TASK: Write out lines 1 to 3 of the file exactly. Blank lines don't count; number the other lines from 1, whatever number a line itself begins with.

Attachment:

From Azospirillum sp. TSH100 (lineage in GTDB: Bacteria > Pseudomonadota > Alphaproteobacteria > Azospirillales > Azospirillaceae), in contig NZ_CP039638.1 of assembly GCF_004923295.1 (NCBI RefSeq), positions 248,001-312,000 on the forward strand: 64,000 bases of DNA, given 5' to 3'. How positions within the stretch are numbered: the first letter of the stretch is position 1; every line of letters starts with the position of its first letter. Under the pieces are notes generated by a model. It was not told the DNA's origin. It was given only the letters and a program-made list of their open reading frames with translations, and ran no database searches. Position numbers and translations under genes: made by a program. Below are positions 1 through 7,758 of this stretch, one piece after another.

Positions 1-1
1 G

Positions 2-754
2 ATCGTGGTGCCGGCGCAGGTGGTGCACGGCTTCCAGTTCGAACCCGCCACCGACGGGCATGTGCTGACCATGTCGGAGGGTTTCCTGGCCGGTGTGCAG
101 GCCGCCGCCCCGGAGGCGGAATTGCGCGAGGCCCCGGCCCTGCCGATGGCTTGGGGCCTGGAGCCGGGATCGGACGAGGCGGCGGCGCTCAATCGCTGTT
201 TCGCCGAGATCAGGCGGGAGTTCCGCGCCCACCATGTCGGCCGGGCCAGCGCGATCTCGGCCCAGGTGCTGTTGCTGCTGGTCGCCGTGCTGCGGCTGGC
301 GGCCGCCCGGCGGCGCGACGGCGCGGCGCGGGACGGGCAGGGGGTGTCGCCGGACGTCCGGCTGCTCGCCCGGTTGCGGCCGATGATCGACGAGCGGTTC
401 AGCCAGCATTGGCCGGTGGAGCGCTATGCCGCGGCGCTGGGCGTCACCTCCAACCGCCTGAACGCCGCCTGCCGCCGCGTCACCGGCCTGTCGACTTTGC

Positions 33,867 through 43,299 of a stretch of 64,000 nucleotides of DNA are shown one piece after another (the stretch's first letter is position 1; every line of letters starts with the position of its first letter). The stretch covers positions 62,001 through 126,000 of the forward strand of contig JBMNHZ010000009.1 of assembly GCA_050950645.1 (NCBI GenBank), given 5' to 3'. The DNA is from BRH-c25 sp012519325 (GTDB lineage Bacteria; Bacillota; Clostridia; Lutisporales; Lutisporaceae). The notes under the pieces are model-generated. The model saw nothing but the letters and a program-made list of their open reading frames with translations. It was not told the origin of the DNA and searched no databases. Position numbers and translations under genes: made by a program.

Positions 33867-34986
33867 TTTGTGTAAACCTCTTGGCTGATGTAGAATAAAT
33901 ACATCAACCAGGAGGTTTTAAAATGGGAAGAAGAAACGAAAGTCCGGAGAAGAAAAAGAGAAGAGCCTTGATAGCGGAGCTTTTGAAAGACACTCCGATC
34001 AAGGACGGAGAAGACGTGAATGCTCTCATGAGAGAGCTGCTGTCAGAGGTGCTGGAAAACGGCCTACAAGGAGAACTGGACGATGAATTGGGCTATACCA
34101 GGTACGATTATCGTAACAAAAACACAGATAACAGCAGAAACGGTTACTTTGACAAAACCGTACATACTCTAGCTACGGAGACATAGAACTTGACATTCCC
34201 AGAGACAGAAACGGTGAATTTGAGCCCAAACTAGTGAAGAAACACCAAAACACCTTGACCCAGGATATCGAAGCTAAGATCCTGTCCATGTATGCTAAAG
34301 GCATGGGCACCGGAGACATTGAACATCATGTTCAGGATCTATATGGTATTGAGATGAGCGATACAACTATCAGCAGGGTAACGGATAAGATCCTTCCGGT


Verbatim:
From Azospirillum sp. TSH100 (lineage in GTDB: Bacteria > Pseudomonadota > Alphaproteobacteria > Azospirillales > Azospirillaceae), in contig NZ_CP039638.1 of assembly GCF_004923295.1 (NCBI RefSeq), positions 248,001-312,000 on the forward strand: 64,000 bases of DNA, given 5' to 3'. How positions within the stretch are numbered: the first letter of the stretch is position 1; every line of letters starts with the position of its first letter. Under the pieces are notes generated by a model. It was not told the DNA's origin. It was given only the letters and a program-made list of their open reading frames with translations, and ran no database searches. Position numbers and translations under genes: made by a program. Below are positions 1 through 7,758 of this stretch, one piece after another.

Positions 1-1
1 G